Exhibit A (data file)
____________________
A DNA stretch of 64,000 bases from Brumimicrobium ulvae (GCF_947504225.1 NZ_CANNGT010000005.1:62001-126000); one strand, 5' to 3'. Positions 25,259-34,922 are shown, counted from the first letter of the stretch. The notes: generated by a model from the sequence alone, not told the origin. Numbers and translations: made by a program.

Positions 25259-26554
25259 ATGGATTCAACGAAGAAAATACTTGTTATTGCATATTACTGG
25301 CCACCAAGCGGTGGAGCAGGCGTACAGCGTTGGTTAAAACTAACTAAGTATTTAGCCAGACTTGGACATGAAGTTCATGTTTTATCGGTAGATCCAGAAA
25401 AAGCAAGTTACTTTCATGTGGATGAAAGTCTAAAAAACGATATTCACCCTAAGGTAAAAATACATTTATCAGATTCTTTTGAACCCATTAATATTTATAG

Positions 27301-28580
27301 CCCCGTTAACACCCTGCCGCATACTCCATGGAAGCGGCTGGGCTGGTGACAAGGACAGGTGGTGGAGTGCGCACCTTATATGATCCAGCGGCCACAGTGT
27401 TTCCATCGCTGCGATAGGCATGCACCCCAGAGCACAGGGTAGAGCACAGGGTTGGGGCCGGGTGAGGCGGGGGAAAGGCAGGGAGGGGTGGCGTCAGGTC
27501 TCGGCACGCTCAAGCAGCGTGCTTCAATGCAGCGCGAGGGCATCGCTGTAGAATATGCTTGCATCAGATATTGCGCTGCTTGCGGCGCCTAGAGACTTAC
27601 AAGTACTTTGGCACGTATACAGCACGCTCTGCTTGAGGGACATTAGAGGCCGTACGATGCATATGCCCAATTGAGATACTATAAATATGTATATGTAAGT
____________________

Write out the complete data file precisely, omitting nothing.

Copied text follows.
A DNA stretch of 64,000 bases from Brumimicrobium ulvae (GCF_947504225.1 NZ_CANNGT010000005.1:62001-126000); one strand, 5' to 3'. Positions 25,259-34,922 are shown, counted from the first letter of the stretch. The notes: generated by a model from the sequence alone, not told the origin. Numbers and translations: made by a program.

Positions 25259-26554
25259 ATGGATTCAACGAAGAAAATACTTGTTATTGCATATTACTGG
25301 CCACCAAGCGGTGGAGCAGGCGTACAGCGTTGGTTAAAACTAACTAAGTATTTAGCCAGACTTGGACATGAAGTTCATGTTTTATCGGTAGATCCAGAAA
25401 AAGCAAGTTACTTTCATGTGGATGAAAGTCTAAAAAACGATATTCACCCTAAGGTAAAAATACATTTATCAGATTCTTTTGAACCCATTAATATTTATAG

Positions 27301-28580
27301 CCCCGTTAACACCCTGCCGCATACTCCATGGAAGCGGCTGGGCTGGTGACAAGGACAGGTGGTGGAGTGCGCACCTTATATGATCCAGCGGCCACAGTGT
27401 TTCCATCGCTGCGATAGGCATGCACCCCAGAGCACAGGGTAGAGCACAGGGTTGGGGCCGGGTGAGGCGGGGGAAAGGCAGGGAGGGGTGGCGTCAGGTC
27501 TCGGCACGCTCAAGCAGCGTGCTTCAATGCAGCGCGAGGGCATCGCTGTAGAATATGCTTGCATCAGATATTGCGCTGCTTGCGGCGCCTAGAGACTTAC
27601 AAGTACTTTGGCACGTATACAGCACGCTCTGCTTGAGGGACATTAGAGGCCGTACGATGCATATGCCCAATTGAGATACTATAAATATGTATATGTAAGT